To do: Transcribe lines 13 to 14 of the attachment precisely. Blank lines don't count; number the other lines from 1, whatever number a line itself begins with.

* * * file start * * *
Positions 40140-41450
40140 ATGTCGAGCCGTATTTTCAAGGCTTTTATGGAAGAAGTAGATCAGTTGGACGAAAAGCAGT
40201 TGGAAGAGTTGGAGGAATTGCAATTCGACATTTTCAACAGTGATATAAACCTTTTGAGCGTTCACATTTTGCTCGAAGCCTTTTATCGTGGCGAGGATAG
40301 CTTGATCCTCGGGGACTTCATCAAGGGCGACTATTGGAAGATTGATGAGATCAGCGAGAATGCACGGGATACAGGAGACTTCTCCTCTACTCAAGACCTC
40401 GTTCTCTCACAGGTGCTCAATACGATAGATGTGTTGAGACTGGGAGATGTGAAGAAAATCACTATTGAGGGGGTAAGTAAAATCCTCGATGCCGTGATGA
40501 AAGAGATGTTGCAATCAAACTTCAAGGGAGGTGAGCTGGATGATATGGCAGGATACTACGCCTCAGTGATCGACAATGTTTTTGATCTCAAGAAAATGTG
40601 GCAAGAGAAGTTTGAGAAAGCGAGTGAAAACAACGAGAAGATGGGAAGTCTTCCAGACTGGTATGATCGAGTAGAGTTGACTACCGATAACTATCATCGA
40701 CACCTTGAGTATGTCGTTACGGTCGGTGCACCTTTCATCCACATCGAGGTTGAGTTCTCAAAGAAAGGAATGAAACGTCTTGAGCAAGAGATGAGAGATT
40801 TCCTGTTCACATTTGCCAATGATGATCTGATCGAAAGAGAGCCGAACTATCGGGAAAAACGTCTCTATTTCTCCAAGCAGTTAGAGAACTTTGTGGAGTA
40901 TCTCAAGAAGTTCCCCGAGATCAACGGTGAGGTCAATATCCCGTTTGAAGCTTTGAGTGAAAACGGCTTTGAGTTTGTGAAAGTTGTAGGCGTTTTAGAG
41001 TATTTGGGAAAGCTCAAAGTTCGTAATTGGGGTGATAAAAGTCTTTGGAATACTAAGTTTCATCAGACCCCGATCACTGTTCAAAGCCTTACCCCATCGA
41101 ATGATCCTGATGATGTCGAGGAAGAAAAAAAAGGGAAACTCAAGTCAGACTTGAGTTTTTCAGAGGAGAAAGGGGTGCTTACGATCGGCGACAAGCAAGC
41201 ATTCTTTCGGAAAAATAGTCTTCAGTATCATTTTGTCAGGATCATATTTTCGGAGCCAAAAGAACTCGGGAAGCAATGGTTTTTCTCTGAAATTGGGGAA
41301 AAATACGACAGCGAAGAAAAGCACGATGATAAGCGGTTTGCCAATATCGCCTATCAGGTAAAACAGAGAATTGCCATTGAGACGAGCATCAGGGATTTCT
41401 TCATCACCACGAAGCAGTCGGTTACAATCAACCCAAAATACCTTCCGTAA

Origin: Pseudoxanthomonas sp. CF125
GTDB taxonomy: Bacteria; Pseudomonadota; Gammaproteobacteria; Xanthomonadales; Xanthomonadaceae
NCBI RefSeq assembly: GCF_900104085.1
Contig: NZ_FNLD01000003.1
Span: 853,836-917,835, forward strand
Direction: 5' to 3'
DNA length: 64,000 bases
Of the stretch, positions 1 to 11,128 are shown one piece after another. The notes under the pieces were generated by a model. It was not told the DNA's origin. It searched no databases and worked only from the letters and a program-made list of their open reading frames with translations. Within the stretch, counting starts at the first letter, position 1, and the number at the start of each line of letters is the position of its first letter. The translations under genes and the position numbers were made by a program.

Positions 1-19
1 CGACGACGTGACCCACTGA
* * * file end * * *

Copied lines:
41201 ATTCTTTCGGAAAAATAGTCTTCAGTATCATTTTGTCAGGATCATATTTTCGGAGCCAAAAGAACTCGGGAAGCAATGGTTTTTCTCTGAAATTGGGGAA
41301 AAATACGACAGCGAAGAAAAGCACGATGATAAGCGGTTTGCCAATATCGCCTATCAGGTAAAACAGAGAATTGCCATTGAGACGAGCATCAGGGATTTCT